The mystery of Kawasaki disease

One Flickr user’s interpretation of a Kawasaki disease symptom—strawberry tongue (aka swelling).
Hard to diagnose with an unknown cause, Kawasaki disease has been puzzling doctors for 150 years. Jeremy Hsu explores what we know, and still don’t know, about this troubling childhood heart condition. His story first appeared on Mosaic and is republished here under a Creative Commons license.

A child’s death from scarlet fever wouldn’t have raised any eyebrows during the devastating epidemics that swept Europe and North America in the 1800s. But Samuel Gee, a highly regarded physician in England, found something very strange while cutting open the corpse of a seven-year-old boy in London in 1870. Gee’s autopsy findings, preserved in a single paragraph written in 1871, recorded signs of damage called aneurysms in the coronary arteries running across the surface of the boy’s heart. In the affected regions, the main blood vessels that supply blood to the heart had expanded like modeling balloons because of weakened vessel walls.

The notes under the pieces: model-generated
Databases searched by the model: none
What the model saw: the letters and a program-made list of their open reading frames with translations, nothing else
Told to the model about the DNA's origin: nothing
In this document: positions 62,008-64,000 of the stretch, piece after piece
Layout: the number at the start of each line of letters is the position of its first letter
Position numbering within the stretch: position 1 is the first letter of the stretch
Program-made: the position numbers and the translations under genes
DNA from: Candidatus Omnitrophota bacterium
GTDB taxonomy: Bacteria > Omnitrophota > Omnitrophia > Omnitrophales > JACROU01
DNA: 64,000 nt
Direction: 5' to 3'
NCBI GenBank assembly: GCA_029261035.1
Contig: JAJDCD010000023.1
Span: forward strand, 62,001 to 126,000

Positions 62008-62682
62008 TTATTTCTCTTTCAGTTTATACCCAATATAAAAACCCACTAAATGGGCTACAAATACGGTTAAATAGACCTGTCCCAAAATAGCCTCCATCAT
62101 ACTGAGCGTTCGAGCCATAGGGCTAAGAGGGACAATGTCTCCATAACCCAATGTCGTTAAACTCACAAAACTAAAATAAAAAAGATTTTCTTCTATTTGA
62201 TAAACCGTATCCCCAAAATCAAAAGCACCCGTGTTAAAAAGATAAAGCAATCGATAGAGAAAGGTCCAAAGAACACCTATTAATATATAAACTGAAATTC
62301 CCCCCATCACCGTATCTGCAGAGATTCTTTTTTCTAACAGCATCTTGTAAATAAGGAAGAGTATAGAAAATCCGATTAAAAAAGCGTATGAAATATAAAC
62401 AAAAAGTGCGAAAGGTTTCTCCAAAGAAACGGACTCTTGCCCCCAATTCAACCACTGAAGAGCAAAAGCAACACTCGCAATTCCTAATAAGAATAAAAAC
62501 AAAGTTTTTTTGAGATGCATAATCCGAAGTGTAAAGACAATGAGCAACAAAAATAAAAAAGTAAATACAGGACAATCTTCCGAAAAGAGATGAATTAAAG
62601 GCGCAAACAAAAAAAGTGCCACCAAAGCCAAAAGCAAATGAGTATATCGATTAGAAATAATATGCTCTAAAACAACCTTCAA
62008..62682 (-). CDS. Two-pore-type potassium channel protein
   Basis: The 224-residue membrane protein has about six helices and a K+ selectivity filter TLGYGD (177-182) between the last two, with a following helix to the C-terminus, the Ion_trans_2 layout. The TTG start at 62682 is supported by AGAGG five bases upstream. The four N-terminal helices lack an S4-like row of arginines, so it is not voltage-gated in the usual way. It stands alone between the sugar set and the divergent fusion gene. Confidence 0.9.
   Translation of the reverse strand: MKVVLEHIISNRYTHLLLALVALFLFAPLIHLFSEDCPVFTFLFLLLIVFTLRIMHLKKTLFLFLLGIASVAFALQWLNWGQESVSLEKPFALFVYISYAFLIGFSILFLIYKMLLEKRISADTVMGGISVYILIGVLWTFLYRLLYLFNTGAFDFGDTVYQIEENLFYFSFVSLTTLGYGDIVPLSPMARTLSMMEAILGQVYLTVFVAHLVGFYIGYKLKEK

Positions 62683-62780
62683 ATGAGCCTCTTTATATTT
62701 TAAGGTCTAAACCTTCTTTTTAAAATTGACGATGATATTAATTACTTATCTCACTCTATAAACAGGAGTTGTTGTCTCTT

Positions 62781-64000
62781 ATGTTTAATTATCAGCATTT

Gee described the case as follows:

“The peculiarity of the following case lies in the age of the patient. William Shrosbree, aet. 7, died in Mark on October 20, 1870, in consequence of scarlatinal dropsy with inter-current pneumonia and meningitis. The pericardium was natural. The heart natural in size, and the valves healthy. The coronary arteries were dilated into aneurysms at three places, namely, at the apex of the heart a small aneurysm the size of a pea; at the base of the right ventricle, close to the tip of the right auricular appendix, and near to the mouth of one of the coronary arteries, another aneurysm of the same size; and at the back of the heart, at the base of the ventricles, and in the sulcus between the ventricles, a third aneurysm the size of a horse bean. These aneurysms contained small recent clots, quite loose. The aorta near the valves, and the aortic cusp of the mitral valve, presented specks of atheroma.”

The case presented a puzzle to Gee. He commonly studied child patients while he worked at St Bartholomew’s, a London hospital founded in 1123 that’s often known simply as Barts. The boy’s medical history of having suffered a rash over his body would not have surprised Gee, as it was typical of scarlet fever. Still, heart disease in such a young child was simply baffling. Whatever the cause, it was beyond Gee’s Victorian-era medical knowledge.

continue http://arstechnica.com/science/2015/06/the-mystery-of-kawasaki-disease/

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